|Description: A cream-coloured thin volume of poetry containing eight pages and ten poems. The cover picture is of a naked woman on an island with two palm trees, printed in brown, with the author's name and title above also in brown lettering. The title page contains an inscription by the author "Love to Annie Sayers from Dorothy Livesay, Christmas 1955", and the publisher's name and date "Emblem Books, 1955". The overleaf contains information about the cover artist Laurence Hyde, and below "copyright 1955 by Dorothy Livesay". The opposite page contains information regarding two poems that had been previously published. On the back cover is the publishing information again, advertising other publications.
Dorothy Livesay was the daughter of J. F. B. Livesay (1875-1944), who became General Manager of the Canadian Press in 1920. His wife, Dorothy's mother, was also a very literary person, a poet who was published in Massey's Magazine. The Livesays lived on property that originally belonged to Benares. They were friends of the Harris' and introduced Mazo de la Roche to the Harris'.
Dorothy was born in Winnipeg, Manitoba, in 1909, and passed away in 1996. She was a teacher, and worked in North Rhodesia (Zambia) from 1959 to 1963. She taught as a writer-in-residence at many universities, including the University of Alberta, University of Victoria, and St. John's College at the University of Manitoba. She also worked as a journalist and editor. She was the founder and first editor of CVII, and a founding member of the League of Canadian Poets. The B.C. Book prize is named in her honour. She won the Governor General's Literary Award in the poetry category in 1944 for "Day And Night", and again in 1947 for "Poems for People". Dorothy was named an Officer of the Order of Canada in 1987.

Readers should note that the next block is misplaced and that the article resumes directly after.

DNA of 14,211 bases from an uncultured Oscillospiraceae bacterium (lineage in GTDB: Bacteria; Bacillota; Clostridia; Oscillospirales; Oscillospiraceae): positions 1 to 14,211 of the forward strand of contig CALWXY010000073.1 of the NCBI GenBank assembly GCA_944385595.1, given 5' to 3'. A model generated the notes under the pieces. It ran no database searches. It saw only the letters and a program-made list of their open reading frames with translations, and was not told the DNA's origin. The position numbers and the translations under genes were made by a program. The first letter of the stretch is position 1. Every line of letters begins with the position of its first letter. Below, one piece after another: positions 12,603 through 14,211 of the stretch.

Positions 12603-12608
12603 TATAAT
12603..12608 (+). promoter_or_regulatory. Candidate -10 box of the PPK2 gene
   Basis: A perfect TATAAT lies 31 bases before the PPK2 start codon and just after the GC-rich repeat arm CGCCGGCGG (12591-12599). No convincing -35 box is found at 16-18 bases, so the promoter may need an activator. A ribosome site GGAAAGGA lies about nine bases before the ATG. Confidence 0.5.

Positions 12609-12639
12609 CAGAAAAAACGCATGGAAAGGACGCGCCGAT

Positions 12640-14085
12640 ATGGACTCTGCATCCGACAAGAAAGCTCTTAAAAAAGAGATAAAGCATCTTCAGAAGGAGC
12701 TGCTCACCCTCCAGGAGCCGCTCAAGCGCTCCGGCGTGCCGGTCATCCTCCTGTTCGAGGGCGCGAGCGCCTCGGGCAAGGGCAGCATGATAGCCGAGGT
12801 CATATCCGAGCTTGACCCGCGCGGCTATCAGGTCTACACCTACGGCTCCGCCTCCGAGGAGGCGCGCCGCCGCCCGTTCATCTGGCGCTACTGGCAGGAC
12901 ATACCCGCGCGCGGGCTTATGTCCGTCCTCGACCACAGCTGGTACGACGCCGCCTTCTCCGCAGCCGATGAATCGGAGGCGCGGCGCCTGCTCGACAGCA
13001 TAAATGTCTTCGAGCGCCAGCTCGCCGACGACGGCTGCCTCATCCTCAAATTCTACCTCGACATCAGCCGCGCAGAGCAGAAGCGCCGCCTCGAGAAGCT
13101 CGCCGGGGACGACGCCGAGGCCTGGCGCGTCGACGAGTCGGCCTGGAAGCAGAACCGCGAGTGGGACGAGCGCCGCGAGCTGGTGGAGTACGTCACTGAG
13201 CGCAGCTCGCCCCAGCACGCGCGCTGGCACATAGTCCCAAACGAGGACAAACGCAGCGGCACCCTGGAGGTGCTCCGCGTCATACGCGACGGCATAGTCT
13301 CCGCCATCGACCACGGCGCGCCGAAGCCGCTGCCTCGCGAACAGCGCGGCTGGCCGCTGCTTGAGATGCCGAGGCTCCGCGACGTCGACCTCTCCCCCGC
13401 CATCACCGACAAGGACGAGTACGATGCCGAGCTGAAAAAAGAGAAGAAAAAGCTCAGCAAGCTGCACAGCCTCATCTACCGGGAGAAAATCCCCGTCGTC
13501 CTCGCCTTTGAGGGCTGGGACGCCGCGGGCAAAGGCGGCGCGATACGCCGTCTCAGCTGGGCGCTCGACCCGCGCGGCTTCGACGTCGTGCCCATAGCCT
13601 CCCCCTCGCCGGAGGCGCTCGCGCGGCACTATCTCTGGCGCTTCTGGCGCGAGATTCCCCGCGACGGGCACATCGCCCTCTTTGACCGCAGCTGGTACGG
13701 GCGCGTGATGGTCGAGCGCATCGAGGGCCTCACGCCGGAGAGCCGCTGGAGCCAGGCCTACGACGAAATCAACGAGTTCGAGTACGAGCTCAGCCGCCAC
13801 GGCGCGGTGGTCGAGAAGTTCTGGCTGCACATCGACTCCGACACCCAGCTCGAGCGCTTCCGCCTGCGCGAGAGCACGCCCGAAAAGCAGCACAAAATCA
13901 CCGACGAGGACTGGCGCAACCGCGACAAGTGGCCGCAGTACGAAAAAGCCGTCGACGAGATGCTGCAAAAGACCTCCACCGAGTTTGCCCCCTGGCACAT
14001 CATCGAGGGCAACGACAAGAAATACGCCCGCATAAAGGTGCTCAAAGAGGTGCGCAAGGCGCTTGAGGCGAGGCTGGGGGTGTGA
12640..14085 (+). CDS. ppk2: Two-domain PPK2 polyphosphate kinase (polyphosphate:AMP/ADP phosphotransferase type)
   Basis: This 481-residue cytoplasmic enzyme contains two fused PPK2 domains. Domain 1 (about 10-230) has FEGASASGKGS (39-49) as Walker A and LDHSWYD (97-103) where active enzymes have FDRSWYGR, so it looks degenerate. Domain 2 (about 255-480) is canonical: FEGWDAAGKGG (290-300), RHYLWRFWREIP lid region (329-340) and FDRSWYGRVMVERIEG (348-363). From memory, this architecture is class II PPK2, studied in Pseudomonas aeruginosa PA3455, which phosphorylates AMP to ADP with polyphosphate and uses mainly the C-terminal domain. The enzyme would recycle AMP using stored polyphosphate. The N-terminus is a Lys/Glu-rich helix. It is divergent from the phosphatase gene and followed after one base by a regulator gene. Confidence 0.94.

Annie Harris Sayers was born in 1882, to Arthur and Mary Harris (née Magrath), of Benares. Annie and her younger sister Naomi were raised in an atmosphere of upper middle class comfort. They were educated at home by governesses, and then were sent to Miss DuPont's School for Ladies in Toronto, where they stayed with their aunts throughout the week. As Annie and Naomi grew up, Benares was a frequent area for lawn tennis matches, weekend parties, and croquet games on the lawn. Annie Harris married Beverly Sayers, and together they built a house on the southern part of the Benares Estate, given to them by Annie's parents. After their marriage ended in 1925, Annie continued to live in the 'Log Bungalow', raising her three children alone. Annie and Beverly had three children: Geoffrey, 1907-1998; Dora, 1915-2004; and Barbara, 1920- .